During the headsail changing process sails so equipped can have a length of light line woven back and forth, Dutchman like, through these grommets. The bottom end is made off with a figure eight knot so the line does not pass thru the grommets. All of this does a couple of things. It helps keep the luff of the sail forward in the flaking process. It offers a way to tie off the bulk of the forward end of the sail. This gives the crew at that end of the procedure a bit more freedom to wrestle the sail back into its turtle. If push comes to shove, a sail can be tied off to the boat at the forward end and it is perfectly possible for one man or woman to get a headsail into a turtle by themselves. Just ask anyone who did the sewer on a 12-meter, back in the day. Finally when changing back to this sail as the wind diminishes, the upper end of this line can be temporarily tied off until the sail is really ready to get hoisted. This makes it a bit harder for the (forward end of the) sail to go over the side.
Sail offshore long enough (and or sail with no reefs in the mainsail) and you WILL meet conditions that will require all your seamanship skills, those of your crew AND small sails. The Newport to Bermuda Race requirements for the storm sails are:
3.33.2 Storm Trysail:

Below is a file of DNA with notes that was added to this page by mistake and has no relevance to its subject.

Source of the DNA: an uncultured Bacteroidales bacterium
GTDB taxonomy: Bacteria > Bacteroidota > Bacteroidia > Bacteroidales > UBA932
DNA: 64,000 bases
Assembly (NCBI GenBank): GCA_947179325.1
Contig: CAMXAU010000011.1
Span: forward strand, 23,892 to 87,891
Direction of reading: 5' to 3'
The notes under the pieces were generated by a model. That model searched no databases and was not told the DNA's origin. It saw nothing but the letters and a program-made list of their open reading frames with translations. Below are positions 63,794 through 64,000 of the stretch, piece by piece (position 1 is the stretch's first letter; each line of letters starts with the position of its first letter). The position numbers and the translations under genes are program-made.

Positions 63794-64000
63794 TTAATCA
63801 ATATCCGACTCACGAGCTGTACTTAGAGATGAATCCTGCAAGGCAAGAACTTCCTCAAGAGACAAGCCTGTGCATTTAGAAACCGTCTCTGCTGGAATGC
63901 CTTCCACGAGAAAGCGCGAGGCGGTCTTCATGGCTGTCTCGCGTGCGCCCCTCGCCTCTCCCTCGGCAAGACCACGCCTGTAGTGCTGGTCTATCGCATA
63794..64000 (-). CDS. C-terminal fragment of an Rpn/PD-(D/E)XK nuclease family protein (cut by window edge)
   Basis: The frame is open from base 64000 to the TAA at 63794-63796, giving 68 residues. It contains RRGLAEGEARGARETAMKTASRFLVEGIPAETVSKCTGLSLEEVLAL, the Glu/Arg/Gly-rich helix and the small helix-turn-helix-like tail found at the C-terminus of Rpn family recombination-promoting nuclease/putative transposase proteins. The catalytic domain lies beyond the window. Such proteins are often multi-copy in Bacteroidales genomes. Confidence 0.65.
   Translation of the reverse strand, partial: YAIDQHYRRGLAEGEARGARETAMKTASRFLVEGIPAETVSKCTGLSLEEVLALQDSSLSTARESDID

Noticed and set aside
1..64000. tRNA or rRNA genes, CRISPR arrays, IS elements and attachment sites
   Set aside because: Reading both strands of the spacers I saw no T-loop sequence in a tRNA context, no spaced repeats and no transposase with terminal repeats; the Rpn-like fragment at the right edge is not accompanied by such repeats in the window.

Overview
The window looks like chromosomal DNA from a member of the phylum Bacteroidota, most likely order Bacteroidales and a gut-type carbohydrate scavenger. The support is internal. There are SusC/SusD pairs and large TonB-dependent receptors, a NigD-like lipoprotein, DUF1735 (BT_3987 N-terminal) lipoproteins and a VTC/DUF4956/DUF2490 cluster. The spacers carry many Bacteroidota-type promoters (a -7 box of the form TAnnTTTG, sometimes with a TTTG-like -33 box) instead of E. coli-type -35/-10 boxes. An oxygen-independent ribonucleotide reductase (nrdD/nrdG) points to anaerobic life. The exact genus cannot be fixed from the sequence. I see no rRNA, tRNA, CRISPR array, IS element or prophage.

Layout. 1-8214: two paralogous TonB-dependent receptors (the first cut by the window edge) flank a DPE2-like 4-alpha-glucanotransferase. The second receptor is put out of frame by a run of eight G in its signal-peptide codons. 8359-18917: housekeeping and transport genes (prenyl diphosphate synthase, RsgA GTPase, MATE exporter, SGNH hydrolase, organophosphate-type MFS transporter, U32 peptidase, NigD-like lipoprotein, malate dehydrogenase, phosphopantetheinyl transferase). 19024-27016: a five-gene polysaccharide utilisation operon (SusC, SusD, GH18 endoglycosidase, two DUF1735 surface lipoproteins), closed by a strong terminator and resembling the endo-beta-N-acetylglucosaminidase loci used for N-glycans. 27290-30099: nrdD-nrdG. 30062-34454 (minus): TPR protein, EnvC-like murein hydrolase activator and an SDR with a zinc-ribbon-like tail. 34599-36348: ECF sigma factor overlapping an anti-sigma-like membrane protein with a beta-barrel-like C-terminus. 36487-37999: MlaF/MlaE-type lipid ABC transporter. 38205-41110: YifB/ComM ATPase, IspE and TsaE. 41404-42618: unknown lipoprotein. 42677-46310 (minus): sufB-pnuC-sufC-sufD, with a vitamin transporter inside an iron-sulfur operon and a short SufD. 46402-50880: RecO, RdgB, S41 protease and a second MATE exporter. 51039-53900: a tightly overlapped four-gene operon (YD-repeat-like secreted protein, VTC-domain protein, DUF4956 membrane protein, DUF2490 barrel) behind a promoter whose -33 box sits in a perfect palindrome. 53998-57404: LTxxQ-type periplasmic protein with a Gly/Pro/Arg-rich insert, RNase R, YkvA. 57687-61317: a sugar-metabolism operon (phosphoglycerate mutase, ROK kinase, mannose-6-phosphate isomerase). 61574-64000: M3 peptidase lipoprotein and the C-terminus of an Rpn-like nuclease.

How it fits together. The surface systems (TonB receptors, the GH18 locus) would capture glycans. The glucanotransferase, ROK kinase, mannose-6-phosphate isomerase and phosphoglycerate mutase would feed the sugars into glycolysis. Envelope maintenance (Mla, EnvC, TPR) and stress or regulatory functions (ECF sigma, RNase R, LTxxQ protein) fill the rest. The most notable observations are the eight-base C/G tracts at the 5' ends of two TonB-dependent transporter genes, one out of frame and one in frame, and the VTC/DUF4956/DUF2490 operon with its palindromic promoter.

A yacht shall carry a storm trysail, with the yacht’s sail number displayed on both sides, that can be set independently of the main boom, has an area less than 17.5% of “E” x “P”, and which is capable of being attached to the mast. Storm sails manufactured after 1/1/2014 must be constructed from a highly visible material. Commonly this is an orange, yellow or pink material.
A trysail sheeted to the boom: The traditional sheeting method for trysails is to lead the sheets to the quarter blocks in the stern. This causes chafe, where the sheet passes over the life lines, results in a poor shape when the sail is eased, leaves a lot of sail flapping around in tacks or gybes or needs more people to perform these manouvers. A very viable alternative is to set the trysail off the boom as seen above. In this case a reef lines is used. HOw ever the sail is set one must be on constant guard for chafe.
3.33.4 Storm Jib:
A yacht shall carry a storm jib not exceeding 5% of the yacht’s “I” dimension squared, and equipped with an alternative means of attachment to the headstay in the event of a failure of the head foil. Storm sails manufactured after 1/1/2014 must be constructed from a highly visible material.
The decision to set a trysail or not (and how to lower and stow it, don’t forget) is largely driven by the size and type of boat and by extension the skills of the owners and crew. The age, physical dexterity, strength, skill, sailing ability, seamanship and experience are all factors in sail handling in these conditions. And the last two are not always the same as sailing skill. One magazine article cannot address the many variables in methods for using and lowering a trysail let alone the variables on the course.
I would strongly recommend practicing as often as you can with all the crew and especially in crappy, windy weather doing all the evolutions and especially reefing and headsail changes.
Frankly the forgoing requirements for racing boats present very sound information for anyone bound offshore. AND yes, I get that people don’t want to carry Storm Sails around but they have uses outside of conditions over 50 knots.
Next up, what sails do I NEED for the Bermuda races